Is Yoga a Religion?

Practitioners of Yoga may be very clear about Yoga not conflicting with any religion. However, there are many thousands of denominations and sects within many diverse religions. Some of these groups have religious beliefs that might seem very different to ones own. And so the beliefs arising from these sects give a discourse as to which religion owns YOGA, but can this discourse be accepted and can Yoga be accredited or attributed to any particular religion.

Although the origin of Yoga can be traced back to the Indus-Sarasvati civilization in Northern India over 5,000 years ago and the word YOGA, was first mentioned in the oldest sacred texts, the Rig Veda, yet it traversed the boundaries of civilizations adapting to various cultures and practices. From here it may occur that YOGA belongs to Hinduism or Buddhism, but it is rightly said- “Yoga may be in Religions, but Religion is not in Yoga”. This can be explained as; “The many Yoga practices with body, breath and mind, along with their transcendent goal of direct experience, are generally neither characteristic of Religions, nor typically practiced by the adherents of Religions.”

Another outlook on the subject may be centered around the HAVE’s & HAVE NOT’s of religion and Yoga i.e. what religion has and Yoga lacks.

It has no deity to worship.
It has no worship services to attend.
It has no rituals to perform.
It has no sacred icons.
It has no creed or formal statement of religious belief.
It has no requirement for a confession of faith.
It has no ordained clergy or priests to lead religious services.
It has no institutional structure, leader or group of overseers.
It has no membership procedure.
It has no congregation of members or followers.
It has no system of temples or churches.

Swami Rama presents a rational view over religion and Yoga and at the same time gives the true perspective of YOGA. He states that “The kingdom of God lies within and that the Lord of Life is highest of all. Anyone who has realized this, would like to go to his innermost self. And there is a way for that Hinduism or Buddhism is not to be referred. The moment you realize that the absolute truth which is not subject to change, death, and decay is within you, then you attain a freedom, freedom from fears, all fears. That is called the state of enlightenment and that can be considered to be a state of perfection. Therefore, learn to go to the deeper aspect of your being. Everyone should learn to meditate so that he’s free from diseases.”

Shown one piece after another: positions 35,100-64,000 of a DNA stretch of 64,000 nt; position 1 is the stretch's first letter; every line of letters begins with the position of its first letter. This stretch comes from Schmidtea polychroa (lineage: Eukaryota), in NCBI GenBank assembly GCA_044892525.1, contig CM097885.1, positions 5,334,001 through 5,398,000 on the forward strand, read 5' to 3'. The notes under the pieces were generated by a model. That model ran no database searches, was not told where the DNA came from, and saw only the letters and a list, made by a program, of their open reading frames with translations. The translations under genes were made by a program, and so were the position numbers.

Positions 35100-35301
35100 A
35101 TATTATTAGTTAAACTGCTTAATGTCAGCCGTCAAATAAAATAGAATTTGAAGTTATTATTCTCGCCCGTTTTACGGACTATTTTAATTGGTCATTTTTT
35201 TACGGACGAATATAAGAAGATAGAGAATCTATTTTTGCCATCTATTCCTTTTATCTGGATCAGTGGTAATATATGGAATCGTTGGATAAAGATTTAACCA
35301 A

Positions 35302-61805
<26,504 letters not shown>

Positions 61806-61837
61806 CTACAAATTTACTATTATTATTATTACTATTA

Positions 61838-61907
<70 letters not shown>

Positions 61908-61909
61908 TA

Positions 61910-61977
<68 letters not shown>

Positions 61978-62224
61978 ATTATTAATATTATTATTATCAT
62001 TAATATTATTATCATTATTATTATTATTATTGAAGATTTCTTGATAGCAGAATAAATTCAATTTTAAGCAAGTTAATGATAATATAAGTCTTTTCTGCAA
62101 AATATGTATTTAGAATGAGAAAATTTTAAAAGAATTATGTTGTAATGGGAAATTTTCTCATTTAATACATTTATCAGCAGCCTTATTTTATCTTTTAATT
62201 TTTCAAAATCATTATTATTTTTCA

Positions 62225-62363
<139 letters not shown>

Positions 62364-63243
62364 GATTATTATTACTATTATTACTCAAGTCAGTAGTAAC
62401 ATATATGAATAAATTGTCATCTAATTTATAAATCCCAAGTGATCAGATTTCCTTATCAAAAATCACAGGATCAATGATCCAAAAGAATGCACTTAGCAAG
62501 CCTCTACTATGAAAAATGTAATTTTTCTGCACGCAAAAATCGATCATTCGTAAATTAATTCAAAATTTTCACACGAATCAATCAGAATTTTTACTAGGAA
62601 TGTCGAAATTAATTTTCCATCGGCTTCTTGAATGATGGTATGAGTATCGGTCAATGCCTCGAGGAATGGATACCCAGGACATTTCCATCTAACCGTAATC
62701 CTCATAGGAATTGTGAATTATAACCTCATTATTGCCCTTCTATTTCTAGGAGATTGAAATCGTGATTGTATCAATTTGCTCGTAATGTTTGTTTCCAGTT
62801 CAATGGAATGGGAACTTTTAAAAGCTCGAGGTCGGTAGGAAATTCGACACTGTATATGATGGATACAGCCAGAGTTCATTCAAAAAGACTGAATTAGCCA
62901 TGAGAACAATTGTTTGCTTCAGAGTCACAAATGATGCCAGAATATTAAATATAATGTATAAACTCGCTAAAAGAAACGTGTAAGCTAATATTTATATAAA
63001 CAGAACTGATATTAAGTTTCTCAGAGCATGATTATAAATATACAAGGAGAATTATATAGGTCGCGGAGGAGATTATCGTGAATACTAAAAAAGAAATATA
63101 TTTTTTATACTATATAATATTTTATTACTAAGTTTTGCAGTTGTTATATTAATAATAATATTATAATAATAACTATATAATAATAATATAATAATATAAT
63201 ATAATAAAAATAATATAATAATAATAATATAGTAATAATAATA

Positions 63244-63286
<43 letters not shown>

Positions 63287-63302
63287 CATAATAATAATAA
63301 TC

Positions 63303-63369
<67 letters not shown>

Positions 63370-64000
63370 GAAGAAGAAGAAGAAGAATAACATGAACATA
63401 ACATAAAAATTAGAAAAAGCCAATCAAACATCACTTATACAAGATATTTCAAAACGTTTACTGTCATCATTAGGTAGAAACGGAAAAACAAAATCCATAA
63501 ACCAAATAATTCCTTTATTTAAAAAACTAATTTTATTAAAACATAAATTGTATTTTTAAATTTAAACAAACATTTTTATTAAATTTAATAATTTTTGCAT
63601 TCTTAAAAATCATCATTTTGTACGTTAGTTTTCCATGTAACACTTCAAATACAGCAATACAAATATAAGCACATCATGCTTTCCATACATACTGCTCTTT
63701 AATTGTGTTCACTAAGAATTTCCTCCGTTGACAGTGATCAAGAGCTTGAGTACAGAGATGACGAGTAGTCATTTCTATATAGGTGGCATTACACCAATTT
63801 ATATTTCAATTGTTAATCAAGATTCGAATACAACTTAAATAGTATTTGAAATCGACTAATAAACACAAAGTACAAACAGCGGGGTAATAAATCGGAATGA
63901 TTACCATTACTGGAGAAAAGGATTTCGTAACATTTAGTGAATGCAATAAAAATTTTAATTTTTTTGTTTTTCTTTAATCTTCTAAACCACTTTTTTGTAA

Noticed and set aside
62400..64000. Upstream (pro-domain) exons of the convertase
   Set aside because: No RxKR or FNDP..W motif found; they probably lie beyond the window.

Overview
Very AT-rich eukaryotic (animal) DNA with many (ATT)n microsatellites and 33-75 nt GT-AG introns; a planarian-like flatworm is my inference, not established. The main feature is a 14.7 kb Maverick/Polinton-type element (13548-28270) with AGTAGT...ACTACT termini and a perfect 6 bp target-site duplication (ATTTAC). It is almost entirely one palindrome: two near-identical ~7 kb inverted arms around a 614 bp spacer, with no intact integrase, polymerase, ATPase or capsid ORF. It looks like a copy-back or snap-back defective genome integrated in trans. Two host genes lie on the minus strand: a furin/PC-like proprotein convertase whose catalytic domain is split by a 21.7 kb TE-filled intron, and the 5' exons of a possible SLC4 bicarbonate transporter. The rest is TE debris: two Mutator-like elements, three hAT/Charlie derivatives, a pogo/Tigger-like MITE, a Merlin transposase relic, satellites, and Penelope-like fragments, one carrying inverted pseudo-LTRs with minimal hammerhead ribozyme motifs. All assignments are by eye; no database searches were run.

The word Yoga means union, and comes from "yuj" which means "to join," to bring together into union the various aspects of yourself that were never divided in the first place. From that comes the direct experience of yourself that is beyond the false identities, what false identities means here is the materialistic choices a human makes, stemming from the seemingly countless colorings of attraction and aversion. Another modern adaptation of this principle is the word holistic, meaning to become whole, or to realize your underlying wholeness which eventually connects you to the ‘ultimate truth’.

Patanjali describes this in the Yoga Sutras where he defines “Yoga as the mastery (nirodha) of the mind, allowing the true Self to then come shining through”. Patanjali explains, “the purpose of Yoga is discrimination (Viveka) among the inner processes”. The process of mastering and integrating the mind may be a part of religion, but that does not mean that regulating your mind in this way is, itself, a religion.

Thus, it can be concluded that Yoga cannot and should not be affiliated with any particular religion and calling Yoga a religion in itself is also not justified. The further prospects Yoga offers are as below-

Keeping the context of your own religion: Yoga systematically deals with all levels of your being, leading you to a place of deep stillness and silence. From within this stillness and silence, you can more fully experience spirituality in the context of your own religion and beliefs.

World > Senses > Body > Breath > Mind > Silence

Removing obstacles: When we are not experiencing such a deep stillness and silence, it is because our world, senses, body, breath and mind have become obstacles to inner peace and spiritual awareness.
“vritti sarupyam itaratra”

Spiritual insight: It is in the spirit of observing, accepting, understanding, and training ourselves in Yoga Meditation that these obstacles are gently, systematically removed. It is somewhat like gradually thinning out a cloud bank that is veiling the spiritual serenity that is naturally there.

Feeling closer to your own religion: Through this spiritual focus of Yoga, one may come closer to their own religious roots.

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